The Write Question

Memoir
9:19 am
Wed June 4, 2014

Molly Caro May's Search for Place

The Map of Enough: a memoir by Molly Caro May

During this program, Molly Caro May talks about her nomadic childhood and her search for a place to "be from." She also reads from her new memoir, The Map of Enough: One Woman's Search for Place.

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Monday Poems
9:56 am
Mon June 2, 2014

"A Sonnet for Everett Ruess"

The Best of Edward Abbey

You walked into the radiance of death
through passageways of stillness, stone, and light,
gold coin of cottonwoods, the spangled shade,
cascading song of canyon wrens, the flight
of scarlet dragonflies at pools, the stain
of water on a curve of sand, the art
of roots that crack the monolith of time.

You knew the crazy lust to probe the heart
of that which has no heart that we could know,
toward the source, deep in the core, the maze,
the secret center where there are no bounds.

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Fiction
6:06 am
Thu May 29, 2014

James Lee Burke Talks About 'Light of the World'

Light of the World, a Dave Robicheaux novel by James Lee Burke

James Lee Burke talks about his latest Dave Robicheaux crime novel, Light of the World. He also reads a passage from the book and drops a few hints about his next novel.

The music in this program was written and performed by John Floridis.

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Monday Poems
10:21 am
Mon May 26, 2014

"Beside the Road While Our Nation Is at War"

Kim Stafford
Credit writer, western U.S., poet

In our son's young hand,
borrowed from the ground in California,
five acorns glisten and roll.
"Dad! These could be bullets!
Will you help me make a gun?"

His eyes look up into mine.

"Or Dad! They could be magic
seeds! Will you help me make
a bag with a hole—so
they drop along the path
and grow?" I take his hand in mine.

"Little friend, we must decide."

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Poetry and Indian Culture
6:42 am
Thu May 22, 2014

Minerva Allen - Nakoda Sky People

Nakoda Sky People, poems by Minerva Allen

During this program, Minerva Allen talks about her role as a guardian of tribal culture. She also reads from her collection of poetry, Nakoda Sky People, and from Stories from the Elders: Nakoda Horse Society.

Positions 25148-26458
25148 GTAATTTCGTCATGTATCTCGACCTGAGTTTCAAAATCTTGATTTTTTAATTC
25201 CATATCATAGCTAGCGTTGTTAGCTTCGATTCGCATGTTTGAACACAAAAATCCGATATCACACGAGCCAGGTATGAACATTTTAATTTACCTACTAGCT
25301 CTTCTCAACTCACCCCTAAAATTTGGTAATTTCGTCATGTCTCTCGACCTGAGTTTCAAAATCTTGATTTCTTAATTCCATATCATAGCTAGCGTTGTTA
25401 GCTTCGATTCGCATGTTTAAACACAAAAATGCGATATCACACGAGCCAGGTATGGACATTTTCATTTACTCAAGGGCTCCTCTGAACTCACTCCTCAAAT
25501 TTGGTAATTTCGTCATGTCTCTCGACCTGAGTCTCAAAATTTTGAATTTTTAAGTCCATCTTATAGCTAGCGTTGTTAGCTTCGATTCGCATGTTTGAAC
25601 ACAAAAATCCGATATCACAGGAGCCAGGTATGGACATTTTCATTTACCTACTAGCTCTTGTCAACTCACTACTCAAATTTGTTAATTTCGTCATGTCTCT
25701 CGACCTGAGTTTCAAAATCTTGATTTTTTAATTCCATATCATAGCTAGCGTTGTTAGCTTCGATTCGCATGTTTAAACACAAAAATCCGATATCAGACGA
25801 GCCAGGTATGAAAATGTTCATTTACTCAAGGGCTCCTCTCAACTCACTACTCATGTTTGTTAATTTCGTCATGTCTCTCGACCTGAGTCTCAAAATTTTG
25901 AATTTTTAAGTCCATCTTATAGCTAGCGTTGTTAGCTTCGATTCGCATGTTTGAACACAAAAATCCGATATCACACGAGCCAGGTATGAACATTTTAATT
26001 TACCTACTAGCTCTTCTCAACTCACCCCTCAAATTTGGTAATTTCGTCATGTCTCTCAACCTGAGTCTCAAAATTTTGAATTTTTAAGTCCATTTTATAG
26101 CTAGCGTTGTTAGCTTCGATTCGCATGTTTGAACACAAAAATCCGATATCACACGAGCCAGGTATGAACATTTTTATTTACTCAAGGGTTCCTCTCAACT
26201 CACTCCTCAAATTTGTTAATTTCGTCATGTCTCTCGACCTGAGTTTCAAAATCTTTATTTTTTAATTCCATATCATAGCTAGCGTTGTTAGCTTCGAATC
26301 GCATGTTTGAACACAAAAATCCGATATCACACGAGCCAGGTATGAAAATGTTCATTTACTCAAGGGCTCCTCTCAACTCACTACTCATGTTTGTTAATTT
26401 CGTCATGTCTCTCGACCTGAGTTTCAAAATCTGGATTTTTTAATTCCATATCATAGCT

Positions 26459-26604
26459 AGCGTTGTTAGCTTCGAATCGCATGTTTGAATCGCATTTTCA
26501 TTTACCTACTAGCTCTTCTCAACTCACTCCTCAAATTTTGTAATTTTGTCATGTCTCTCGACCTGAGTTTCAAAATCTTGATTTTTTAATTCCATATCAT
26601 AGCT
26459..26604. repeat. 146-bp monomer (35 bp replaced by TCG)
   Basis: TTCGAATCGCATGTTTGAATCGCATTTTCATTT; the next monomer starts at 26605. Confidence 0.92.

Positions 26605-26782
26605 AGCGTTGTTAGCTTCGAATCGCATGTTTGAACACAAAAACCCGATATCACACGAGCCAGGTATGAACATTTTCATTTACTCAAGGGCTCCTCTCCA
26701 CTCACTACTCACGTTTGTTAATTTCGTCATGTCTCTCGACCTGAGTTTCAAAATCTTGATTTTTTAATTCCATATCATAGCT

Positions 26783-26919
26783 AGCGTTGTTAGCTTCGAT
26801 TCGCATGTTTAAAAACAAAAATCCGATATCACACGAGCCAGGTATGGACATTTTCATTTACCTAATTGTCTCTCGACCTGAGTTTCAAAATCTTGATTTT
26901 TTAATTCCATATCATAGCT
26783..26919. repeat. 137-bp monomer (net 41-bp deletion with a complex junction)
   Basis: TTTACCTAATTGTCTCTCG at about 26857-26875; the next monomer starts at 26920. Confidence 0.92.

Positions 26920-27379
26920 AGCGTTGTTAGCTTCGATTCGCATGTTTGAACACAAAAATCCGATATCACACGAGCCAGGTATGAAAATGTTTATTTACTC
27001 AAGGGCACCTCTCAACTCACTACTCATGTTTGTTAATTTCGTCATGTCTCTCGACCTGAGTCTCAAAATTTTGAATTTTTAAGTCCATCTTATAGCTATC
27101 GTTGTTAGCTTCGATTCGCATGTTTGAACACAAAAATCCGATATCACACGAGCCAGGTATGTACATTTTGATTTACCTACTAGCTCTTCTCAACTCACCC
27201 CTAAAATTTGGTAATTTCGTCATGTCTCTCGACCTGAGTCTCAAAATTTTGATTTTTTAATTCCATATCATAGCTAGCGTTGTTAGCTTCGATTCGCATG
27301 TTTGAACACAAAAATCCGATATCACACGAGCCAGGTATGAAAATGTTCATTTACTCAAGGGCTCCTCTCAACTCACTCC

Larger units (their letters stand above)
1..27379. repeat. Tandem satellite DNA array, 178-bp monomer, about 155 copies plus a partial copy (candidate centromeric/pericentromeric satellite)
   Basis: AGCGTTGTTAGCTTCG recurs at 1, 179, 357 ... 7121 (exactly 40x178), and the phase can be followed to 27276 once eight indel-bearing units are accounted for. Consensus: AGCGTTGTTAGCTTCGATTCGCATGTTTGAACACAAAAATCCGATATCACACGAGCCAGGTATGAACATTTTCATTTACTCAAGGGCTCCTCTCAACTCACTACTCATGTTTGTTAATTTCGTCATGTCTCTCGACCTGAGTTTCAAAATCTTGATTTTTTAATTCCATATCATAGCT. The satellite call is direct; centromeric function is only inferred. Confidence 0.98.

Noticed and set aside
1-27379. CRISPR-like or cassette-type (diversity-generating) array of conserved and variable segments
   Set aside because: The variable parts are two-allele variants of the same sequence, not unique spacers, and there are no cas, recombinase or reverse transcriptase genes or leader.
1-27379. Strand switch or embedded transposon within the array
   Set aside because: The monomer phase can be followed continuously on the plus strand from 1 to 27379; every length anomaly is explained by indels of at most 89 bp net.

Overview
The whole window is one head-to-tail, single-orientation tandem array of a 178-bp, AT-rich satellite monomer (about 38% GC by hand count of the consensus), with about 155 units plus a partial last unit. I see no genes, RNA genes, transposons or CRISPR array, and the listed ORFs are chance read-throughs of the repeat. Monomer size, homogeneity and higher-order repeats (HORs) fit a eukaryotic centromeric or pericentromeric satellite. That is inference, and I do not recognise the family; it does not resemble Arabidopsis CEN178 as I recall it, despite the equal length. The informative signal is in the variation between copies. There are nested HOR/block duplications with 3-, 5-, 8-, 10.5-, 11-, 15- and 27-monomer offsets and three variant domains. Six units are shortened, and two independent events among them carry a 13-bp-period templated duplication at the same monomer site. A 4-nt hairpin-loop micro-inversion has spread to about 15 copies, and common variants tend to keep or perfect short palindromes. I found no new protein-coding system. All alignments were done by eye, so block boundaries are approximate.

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Monday Poems
11:00 am
Mon May 19, 2014

"Teaching Poetry to 3rd Graders"

Gary Short
Credit poet, teacher, Nevada author

At recess a boy ran to me
with a pink rubber ball and asked
if I would kick it to him. He handed me the ball,
then turned and ran
and ran and ran, not turning back
until he was far out in the field.
I wasn't sure I could kick the ball
that far. But I tried,
launching a perfect and lucky kick.
The ball sailed in a beautiful arc
about eight stories high,
landed within a few feet of the 3rd grader
and took a big bounce off the hard playground dirt.
Pleased, I turned to enter the school building.

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Memoir
6:16 am
Thu May 15, 2014

The World's Strongest Librarian

The World's Strongest Librarian: A Memoir of Tourette's, Faith, Strength, and the Power of Family, by Josh Hanagarne

During this program, Josh Hanagarne talks about his memoir, The World's Strongest Librarian: A Memoir of Tourette's, Faith, Strength, and the Power of Family, an inspiring story of how a Mormon kid with Tourette’s found salvation in books and weight-lifting.

From the publisher:

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Monday Poems
6:06 am
Mon May 12, 2014

"A Tribute to Chief Joseph (1840?—1904)

Duane Niatum
Credit Klallam Tribe, Native American, poet

"God made me an Indian, but not a reservation Indian."  —Sitting Bull

Hin-Mah-Too-Yah-Lat-Ket: Thunder-rolling-in-the-mountains,
never reached with his people,
the Wal-lam-wat-kins, Canada's promised land.
Instead, the fugitive chief sits in a corner of the prison car
clicking its way to Oklahoma.
Chained to his warriors, he is like a featherless eagle
forced to look at a sky colorless as a square.

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Fiction
6:02 am
Thu May 8, 2014

Evil Is "Milky" White in Adrianne Harun's Novel

A Man Came Out of a Door in the Mountain, a novel by Adrianne Harun

Adrianne Harun talks about missing girls and women along "The Highway of Tears"' in British Columbia. And explains why she chose the color white to represent evil in her novel A Man Came Out of a Door in the Mountain.

About the Book:

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Monday Poems
9:01 am
Mon May 5, 2014

"Montana Night"

Elliott Curtis Lincoln, poems

Montana Night. The velvet of the sky
Is powdered thick with silver dust. Below,
A realm of half-lights, where black shadows flow
To Stygian lakes, that spread and multiply.
Far to the east the Moccasins rise high
In jagged silhouette. Now, faint and low,
A night bird sounds his call. Soft Breezes blow,
Cool with the dampness of a stream hard by.
Dim, ghostly shapes of cattle grazing near
Drift steadily across the ray of light
From a lone cabin; and I think I hear
The barking of a dog. All things unite

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